After watching the Eagles hold three Pro Bowl runners well below their rushing averages, scouts are raving about the defense being played in Philadelphia. Although the Eagles have always been one of the better defenses against the pass, their dramatic improvement against the run has moved them into the ranks of the elite.
"Their defense is playing really well right now," said an NFC personnel director. "They are aggressive in all areas, and their ability to stop the run on early downs is allowing
The Eagles' fourth-ranked defense has only allowed 137 rushing yards in three games, and their 2.4 yards per carry leads the league. In fact, only 19 of the 58 rushing attempts against the Eagles this season have gone for three or more yards, and the team has not allowed a run over 20 yards.
While other top ranked defenses can produce numbers that are in that range, the fact that the Eagles accomplished those feats while facing a trio of Pro Bowl runners (
"Their guys appear to have a great understanding of their roles," said an NFC personnel director. "They are playing well within the scheme and making the plays that they are supposed to make."
Although the Eagles have been getting outstanding early-season performances from their young front seven, defensive coordinator Jim Johnson also deserves a lot of credit for taking advantage of a more talented secondary to fortify the run defense. Free agent signee,
"It's easier to heat people up when you have good cover guys," said an NFC personnel director. "You are willing to take more chances because you feel like you have the personnel to handle the receivers outside. With the receivers out of the equation, you can focus on confusing offensive linemen by using a handful of different pressures upfront. That's been the real key to their improvement against the run."
Regardless of their hot start defending the run, the Eagles will continue to be tested on the ground as they face three tough runners within their division (
With defending the run being the hallmark of a championship defense, the Eagles will get every opportunity to show they are up to the challenge.
• The Rams' decision to bench quarterback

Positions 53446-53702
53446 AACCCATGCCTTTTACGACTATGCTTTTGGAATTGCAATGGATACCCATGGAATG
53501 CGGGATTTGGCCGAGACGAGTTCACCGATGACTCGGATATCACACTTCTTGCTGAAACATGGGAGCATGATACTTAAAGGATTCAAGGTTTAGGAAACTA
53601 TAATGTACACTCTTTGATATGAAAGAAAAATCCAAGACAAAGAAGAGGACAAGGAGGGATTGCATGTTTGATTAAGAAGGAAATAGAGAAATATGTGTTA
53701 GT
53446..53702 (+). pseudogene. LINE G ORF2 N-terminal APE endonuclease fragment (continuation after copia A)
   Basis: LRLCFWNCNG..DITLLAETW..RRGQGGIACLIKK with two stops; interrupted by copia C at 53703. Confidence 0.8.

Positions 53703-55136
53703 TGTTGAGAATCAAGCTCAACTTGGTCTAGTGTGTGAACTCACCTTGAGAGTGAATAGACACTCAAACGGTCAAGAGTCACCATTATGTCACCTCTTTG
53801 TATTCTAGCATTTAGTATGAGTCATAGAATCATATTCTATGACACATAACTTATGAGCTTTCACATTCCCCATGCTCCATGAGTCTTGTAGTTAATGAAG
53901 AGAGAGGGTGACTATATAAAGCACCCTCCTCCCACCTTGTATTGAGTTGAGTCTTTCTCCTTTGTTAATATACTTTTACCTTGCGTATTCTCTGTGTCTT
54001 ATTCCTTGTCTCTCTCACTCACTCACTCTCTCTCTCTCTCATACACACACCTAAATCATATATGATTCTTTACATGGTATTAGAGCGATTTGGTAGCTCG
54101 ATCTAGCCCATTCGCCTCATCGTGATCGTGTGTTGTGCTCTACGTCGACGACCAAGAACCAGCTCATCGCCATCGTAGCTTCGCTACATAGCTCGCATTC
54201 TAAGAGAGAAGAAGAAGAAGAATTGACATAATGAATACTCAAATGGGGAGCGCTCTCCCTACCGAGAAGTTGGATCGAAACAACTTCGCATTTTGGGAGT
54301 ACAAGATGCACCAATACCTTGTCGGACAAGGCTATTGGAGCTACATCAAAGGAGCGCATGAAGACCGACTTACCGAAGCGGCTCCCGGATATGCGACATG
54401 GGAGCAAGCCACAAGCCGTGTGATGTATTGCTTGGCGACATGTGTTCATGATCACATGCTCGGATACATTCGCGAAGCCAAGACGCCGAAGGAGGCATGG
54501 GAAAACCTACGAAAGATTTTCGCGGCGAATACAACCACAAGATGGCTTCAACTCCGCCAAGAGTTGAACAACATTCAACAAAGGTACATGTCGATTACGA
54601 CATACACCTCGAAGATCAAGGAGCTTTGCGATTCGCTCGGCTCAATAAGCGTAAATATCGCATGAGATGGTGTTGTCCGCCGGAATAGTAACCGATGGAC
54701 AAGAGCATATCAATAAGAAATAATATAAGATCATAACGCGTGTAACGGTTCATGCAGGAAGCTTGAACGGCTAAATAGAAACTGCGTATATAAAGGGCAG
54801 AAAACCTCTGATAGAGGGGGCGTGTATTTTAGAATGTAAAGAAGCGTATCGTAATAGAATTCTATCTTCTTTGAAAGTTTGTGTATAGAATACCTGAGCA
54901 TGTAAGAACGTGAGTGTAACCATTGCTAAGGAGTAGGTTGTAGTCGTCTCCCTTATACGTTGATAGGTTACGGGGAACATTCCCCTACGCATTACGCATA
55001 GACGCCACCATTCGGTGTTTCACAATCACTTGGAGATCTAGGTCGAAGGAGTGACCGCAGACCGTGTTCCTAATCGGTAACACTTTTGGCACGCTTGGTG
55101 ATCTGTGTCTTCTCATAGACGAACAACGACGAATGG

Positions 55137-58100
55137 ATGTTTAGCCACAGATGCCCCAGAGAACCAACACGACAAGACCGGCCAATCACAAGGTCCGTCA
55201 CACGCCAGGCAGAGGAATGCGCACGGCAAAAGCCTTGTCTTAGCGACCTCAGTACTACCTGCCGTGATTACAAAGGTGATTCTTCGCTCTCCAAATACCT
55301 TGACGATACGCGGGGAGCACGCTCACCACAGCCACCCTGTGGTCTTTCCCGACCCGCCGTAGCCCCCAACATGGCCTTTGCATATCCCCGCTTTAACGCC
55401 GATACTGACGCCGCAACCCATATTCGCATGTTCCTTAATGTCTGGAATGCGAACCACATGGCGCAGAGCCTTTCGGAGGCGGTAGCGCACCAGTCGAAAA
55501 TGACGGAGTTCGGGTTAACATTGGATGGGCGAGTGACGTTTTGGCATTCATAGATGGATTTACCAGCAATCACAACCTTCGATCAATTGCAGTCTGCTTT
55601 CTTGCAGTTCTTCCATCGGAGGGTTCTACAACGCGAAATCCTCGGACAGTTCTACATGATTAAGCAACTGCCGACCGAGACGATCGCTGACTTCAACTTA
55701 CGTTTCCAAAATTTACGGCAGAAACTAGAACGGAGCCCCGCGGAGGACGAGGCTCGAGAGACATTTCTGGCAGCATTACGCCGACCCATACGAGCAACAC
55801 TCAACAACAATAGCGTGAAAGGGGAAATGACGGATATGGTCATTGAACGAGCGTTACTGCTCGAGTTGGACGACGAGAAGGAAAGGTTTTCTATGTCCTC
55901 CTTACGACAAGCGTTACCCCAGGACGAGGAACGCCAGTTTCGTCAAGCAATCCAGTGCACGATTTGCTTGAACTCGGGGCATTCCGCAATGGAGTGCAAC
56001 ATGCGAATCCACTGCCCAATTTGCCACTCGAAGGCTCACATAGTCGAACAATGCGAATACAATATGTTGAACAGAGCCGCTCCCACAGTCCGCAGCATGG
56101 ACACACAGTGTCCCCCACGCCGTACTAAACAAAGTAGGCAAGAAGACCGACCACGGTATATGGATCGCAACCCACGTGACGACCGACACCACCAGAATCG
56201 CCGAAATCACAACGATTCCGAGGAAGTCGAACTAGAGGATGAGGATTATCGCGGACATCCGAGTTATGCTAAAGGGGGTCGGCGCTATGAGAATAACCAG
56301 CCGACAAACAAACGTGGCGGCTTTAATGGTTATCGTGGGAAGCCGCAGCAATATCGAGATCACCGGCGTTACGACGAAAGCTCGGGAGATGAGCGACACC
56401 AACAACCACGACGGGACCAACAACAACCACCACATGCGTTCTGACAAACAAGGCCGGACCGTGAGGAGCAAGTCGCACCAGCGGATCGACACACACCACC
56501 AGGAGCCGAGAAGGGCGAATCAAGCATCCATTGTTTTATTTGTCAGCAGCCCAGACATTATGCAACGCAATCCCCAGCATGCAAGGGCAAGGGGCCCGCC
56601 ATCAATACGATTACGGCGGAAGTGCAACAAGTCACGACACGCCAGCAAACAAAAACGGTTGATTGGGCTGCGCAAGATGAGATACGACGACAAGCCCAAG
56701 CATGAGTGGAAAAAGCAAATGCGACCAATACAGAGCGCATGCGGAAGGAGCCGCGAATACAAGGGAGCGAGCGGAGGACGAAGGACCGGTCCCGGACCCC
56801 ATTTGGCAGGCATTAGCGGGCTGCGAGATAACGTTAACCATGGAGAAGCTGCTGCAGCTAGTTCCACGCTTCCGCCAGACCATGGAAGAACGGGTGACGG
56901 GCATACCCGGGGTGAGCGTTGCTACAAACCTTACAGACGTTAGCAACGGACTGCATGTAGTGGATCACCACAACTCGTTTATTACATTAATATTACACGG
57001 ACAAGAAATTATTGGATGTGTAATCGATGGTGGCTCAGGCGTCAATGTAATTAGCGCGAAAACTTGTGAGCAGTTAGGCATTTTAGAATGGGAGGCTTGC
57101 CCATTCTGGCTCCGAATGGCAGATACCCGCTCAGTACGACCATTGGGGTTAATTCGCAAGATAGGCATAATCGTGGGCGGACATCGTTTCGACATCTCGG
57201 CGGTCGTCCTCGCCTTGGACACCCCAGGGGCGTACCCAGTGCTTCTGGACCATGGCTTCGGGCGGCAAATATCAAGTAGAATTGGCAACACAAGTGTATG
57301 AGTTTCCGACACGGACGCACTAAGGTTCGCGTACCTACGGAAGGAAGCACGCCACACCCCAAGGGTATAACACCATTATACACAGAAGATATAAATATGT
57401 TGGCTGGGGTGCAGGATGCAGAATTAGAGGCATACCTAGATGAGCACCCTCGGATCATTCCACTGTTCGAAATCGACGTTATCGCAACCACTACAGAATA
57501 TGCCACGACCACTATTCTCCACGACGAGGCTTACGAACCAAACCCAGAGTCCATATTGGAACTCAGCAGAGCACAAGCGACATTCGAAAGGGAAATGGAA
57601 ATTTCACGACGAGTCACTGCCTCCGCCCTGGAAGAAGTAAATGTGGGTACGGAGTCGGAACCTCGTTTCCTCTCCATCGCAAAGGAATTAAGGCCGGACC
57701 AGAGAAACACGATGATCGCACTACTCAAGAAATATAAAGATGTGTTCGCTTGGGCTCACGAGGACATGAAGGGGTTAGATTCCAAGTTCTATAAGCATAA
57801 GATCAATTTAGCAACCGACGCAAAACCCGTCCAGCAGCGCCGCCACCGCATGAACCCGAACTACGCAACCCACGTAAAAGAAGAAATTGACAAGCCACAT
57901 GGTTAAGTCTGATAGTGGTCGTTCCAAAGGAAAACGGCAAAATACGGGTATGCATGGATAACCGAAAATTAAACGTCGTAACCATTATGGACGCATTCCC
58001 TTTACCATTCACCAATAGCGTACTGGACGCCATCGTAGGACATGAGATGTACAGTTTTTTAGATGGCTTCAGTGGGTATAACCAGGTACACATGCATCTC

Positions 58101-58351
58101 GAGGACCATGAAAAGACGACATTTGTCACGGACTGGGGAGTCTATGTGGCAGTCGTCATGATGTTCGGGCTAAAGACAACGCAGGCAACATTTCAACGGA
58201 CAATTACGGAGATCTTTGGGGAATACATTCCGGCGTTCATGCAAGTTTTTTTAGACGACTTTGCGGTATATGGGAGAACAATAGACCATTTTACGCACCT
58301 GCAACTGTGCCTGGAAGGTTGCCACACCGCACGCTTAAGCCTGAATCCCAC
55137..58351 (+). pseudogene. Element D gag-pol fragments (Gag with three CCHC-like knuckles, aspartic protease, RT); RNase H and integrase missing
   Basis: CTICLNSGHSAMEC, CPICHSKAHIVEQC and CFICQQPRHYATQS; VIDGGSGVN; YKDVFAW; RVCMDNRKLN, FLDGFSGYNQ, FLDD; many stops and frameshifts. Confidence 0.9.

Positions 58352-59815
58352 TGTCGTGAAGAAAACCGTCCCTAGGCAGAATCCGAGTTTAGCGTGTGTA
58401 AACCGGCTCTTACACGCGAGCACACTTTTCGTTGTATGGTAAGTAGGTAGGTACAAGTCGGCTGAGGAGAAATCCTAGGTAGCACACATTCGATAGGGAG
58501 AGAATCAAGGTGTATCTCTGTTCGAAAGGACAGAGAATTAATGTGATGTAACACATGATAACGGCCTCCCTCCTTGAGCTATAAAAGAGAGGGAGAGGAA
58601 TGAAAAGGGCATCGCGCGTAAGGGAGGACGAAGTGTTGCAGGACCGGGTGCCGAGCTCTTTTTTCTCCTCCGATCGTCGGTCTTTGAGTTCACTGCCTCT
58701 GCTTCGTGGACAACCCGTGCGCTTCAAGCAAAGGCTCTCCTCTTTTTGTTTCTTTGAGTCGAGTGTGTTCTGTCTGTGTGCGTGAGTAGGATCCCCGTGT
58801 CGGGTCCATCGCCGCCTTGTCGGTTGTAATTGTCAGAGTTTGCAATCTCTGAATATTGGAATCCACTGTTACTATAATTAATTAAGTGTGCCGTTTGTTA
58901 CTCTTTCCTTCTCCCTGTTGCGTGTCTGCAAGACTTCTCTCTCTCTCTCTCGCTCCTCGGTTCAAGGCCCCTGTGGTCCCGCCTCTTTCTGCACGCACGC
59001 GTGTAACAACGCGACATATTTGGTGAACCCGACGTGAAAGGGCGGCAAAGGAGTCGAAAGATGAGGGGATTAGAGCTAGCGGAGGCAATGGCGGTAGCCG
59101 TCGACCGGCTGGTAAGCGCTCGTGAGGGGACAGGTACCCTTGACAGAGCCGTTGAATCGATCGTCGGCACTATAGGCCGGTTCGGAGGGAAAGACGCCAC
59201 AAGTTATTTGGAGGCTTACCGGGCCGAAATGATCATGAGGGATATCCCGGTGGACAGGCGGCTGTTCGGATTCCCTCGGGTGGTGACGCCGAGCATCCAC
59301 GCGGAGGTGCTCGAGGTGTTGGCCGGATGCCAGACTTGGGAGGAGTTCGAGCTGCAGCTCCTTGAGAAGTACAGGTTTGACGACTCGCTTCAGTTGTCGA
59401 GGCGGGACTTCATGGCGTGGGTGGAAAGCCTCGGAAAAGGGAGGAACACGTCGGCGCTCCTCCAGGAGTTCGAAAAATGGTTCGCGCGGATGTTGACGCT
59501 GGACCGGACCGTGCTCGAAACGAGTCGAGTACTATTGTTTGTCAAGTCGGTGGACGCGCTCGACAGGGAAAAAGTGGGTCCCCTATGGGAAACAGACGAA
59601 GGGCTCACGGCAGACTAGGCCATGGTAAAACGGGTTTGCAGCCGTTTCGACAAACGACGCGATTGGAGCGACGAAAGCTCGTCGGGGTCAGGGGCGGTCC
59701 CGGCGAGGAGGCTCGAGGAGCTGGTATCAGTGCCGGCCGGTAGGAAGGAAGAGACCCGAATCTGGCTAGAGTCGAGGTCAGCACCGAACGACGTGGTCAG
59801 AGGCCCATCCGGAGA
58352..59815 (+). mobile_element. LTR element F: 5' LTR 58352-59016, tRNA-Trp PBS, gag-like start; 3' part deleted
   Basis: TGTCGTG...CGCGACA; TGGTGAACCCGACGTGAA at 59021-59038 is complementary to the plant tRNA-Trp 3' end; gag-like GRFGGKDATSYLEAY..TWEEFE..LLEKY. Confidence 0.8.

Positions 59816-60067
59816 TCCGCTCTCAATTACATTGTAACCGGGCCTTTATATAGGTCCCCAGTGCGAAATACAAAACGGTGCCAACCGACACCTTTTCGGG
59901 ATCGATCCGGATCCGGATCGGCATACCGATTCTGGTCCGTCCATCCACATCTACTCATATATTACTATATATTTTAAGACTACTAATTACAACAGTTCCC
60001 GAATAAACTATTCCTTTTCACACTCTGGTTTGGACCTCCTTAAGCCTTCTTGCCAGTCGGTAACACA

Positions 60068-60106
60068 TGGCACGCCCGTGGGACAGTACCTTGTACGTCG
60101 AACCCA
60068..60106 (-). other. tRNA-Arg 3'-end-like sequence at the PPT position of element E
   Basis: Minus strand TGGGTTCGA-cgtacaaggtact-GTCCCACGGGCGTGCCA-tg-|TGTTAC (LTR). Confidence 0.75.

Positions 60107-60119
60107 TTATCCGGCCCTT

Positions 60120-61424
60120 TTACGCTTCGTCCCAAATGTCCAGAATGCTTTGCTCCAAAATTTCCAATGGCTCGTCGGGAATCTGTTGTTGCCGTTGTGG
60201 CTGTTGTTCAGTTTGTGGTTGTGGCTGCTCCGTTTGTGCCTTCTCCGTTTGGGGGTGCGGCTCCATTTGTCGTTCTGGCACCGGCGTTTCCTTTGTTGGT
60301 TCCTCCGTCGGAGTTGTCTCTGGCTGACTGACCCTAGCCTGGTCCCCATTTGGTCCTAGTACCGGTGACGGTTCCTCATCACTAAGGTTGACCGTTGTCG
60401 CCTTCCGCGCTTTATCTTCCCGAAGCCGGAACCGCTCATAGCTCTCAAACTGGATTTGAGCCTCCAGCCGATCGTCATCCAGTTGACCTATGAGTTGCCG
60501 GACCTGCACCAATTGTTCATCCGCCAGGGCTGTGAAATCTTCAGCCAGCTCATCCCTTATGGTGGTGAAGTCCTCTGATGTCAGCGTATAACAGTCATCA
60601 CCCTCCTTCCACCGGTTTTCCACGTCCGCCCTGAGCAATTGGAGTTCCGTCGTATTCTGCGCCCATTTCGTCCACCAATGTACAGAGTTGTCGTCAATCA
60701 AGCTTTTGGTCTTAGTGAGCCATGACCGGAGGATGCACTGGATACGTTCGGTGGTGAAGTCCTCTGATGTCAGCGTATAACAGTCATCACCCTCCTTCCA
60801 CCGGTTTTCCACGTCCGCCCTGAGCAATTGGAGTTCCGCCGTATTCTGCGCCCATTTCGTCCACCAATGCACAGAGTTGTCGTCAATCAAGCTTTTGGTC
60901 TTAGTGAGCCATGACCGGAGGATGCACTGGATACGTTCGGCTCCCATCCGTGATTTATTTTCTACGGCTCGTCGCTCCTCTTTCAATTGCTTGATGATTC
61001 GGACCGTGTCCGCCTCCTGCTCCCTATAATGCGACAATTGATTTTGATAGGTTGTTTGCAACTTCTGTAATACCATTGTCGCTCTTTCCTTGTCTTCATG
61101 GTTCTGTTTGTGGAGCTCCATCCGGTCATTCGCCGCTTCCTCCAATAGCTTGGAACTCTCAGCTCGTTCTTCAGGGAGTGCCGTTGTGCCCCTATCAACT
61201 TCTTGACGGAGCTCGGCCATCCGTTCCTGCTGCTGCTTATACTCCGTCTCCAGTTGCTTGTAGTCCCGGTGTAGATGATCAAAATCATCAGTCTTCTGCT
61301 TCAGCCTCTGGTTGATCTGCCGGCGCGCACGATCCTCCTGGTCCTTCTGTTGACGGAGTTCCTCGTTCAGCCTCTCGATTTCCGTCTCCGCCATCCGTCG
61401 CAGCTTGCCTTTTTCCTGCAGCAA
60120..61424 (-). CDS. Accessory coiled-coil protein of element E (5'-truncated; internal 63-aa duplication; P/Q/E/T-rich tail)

The Rams have allowed 11 sacks through three games and are coming off a season where they allowed sixth-most sacks in the league (48). While the offensive line was besieged by injuries last season, the unit has continued to struggle in pass protection this year, despite the return of several starters. Seven-time Pro Bowler
"They have numerous issues upfront," said an NFC scout. "Pace trying to find his game after missing last season with the injury, and Incognito has been more focused on fighting than developing as a player. Plus, Barron has continued to be maddeningly inconsistent at tackle. With all of the issues that they have, it's no wonder that Bulger has been unable to play up to his previous form."
Bulger, the quickest quarterback in NFL history to reach 1,000 completions, has struggled this season in
"He is a little shell-shocked in the pocket," said an NFC personnel director. "He has been hit so much that he appears to be a little hesitant when he throws."
That makes the decision to hand the ball to
Linehan threw Bulger under the bus in an attempt to save his job, but finding a way to repair the Rams' porous offensive line would've been the better solution.
• Despite being cleared of a series of alcohol-related charges, front office executives are taking a wait-and-see approach when it comes to signing former first round pick
The fourth overall pick from the 2005 NFL Draft was not indicted of boating while intoxicated, resisting arrest and driving while intoxicated by two grand juries on charges stemming from two separate incidents in Texas over the summer. The negativity surrounding both incidents eventually led the Bears to release Benson, and teams were reluctant to pick him up until his legal situation was resolved. With the issue resolved and no punishment pending from the league, Benson must convince a team that his talent is worth the risk associated with signing the enigmatic runner to a contract.
"His off-field issues were a concern," said an AFC scout. "But he hasn't been very productive on the field. Plus, he suffered a series of injuries, so his durability also comes into question."
Benson rushed for 1,593 yards on 420 attempts with 10 rushing touchdowns during his three-year stint with the Bears. Though those numbers aren't eye-popping for a first-round pick, but they are respectable enough to keep the "bust" label off the former University of Texas star at this point -- and intriguing enough to induce a running back-starved team to pull the trigger during the season. In fact, the Lions, Saints and Texans have reportedly expressed interest in Benson and more teams are likely to call now that his legal situation is resolved.
"I think somebody will take a bite of that apple," said an AFC personnel executive. "He's a former top pick, and he comes at a reasonable cost. If he is anything close to the player that he was in college, it could turn out to be a worthwhile gamble."
However, all personnel people aren't as high on his talent, and the off-field concerns make them hesitant to pull the trigger.
"If we were in a jam, I would consider it," said an AFC personnel director. "But he hasn't proven that he can be a good player in our league."
"He can be a pretty good back up," added an NFC personnel director. "But based on his off-field antics and locker room demeanor he appears to be a time bomb. I don't know if it would be worth the headache."